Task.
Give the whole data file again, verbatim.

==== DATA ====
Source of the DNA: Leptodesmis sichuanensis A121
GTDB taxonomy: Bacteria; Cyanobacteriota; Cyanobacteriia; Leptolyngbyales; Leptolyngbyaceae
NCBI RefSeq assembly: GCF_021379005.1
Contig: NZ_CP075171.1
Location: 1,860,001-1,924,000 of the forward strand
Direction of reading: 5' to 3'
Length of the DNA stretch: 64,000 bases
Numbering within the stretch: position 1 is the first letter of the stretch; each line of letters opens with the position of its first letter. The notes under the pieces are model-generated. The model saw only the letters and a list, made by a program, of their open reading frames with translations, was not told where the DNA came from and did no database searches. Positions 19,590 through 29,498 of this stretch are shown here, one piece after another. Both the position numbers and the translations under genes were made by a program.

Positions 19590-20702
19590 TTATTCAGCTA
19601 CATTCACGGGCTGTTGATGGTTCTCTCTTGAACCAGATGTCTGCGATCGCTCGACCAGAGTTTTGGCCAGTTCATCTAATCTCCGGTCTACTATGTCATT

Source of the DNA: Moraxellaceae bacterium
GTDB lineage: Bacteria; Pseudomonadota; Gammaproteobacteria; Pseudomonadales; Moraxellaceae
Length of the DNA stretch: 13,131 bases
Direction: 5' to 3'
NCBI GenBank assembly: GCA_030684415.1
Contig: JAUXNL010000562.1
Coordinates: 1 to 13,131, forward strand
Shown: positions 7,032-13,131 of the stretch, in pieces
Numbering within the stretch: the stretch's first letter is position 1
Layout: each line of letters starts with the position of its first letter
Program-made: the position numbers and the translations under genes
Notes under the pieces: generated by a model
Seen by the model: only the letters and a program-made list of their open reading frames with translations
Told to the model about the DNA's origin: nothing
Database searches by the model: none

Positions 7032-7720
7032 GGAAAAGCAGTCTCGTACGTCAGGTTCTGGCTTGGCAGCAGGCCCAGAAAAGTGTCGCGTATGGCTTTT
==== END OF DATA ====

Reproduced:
Source of the DNA: Leptodesmis sichuanensis A121
GTDB taxonomy: Bacteria; Cyanobacteriota; Cyanobacteriia; Leptolyngbyales; Leptolyngbyaceae
NCBI RefSeq assembly: GCF_021379005.1
Contig: NZ_CP075171.1
Location: 1,860,001-1,924,000 of the forward strand
Direction of reading: 5' to 3'
Length of the DNA stretch: 64,000 bases
Numbering within the stretch: position 1 is the first letter of the stretch; each line of letters opens with the position of its first letter. The notes under the pieces are model-generated. The model saw only the letters and a list, made by a program, of their open reading frames with translations, was not told where the DNA came from and did no database searches. Positions 19,590 through 29,498 of this stretch are shown here, one piece after another. Both the position numbers and the translations under genes were made by a program.

Positions 19590-20702
19590 TTATTCAGCTA
19601 CATTCACGGGCTGTTGATGGTTCTCTCTTGAACCAGATGTCTGCGATCGCTCGACCAGAGTTTTGGCCAGTTCATCTAATCTCCGGTCTACTATGTCATT

Source of the DNA: Moraxellaceae bacterium
GTDB lineage: Bacteria; Pseudomonadota; Gammaproteobacteria; Pseudomonadales; Moraxellaceae
Length of the DNA stretch: 13,131 bases
Direction: 5' to 3'
NCBI GenBank assembly: GCA_030684415.1
Contig: JAUXNL010000562.1
Coordinates: 1 to 13,131, forward strand
Shown: positions 7,032-13,131 of the stretch, in pieces
Numbering within the stretch: the stretch's first letter is position 1
Layout: each line of letters starts with the position of its first letter
Program-made: the position numbers and the translations under genes
Notes under the pieces: generated by a model
Seen by the model: only the letters and a program-made list of their open reading frames with translations
Told to the model about the DNA's origin: nothing
Database searches by the model: none

Positions 7032-7720
7032 GGAAAAGCAGTCTCGTACGTCAGGTTCTGGCTTGGCAGCAGGCCCAGAAAAGTGTCGCGTATGGCTTTT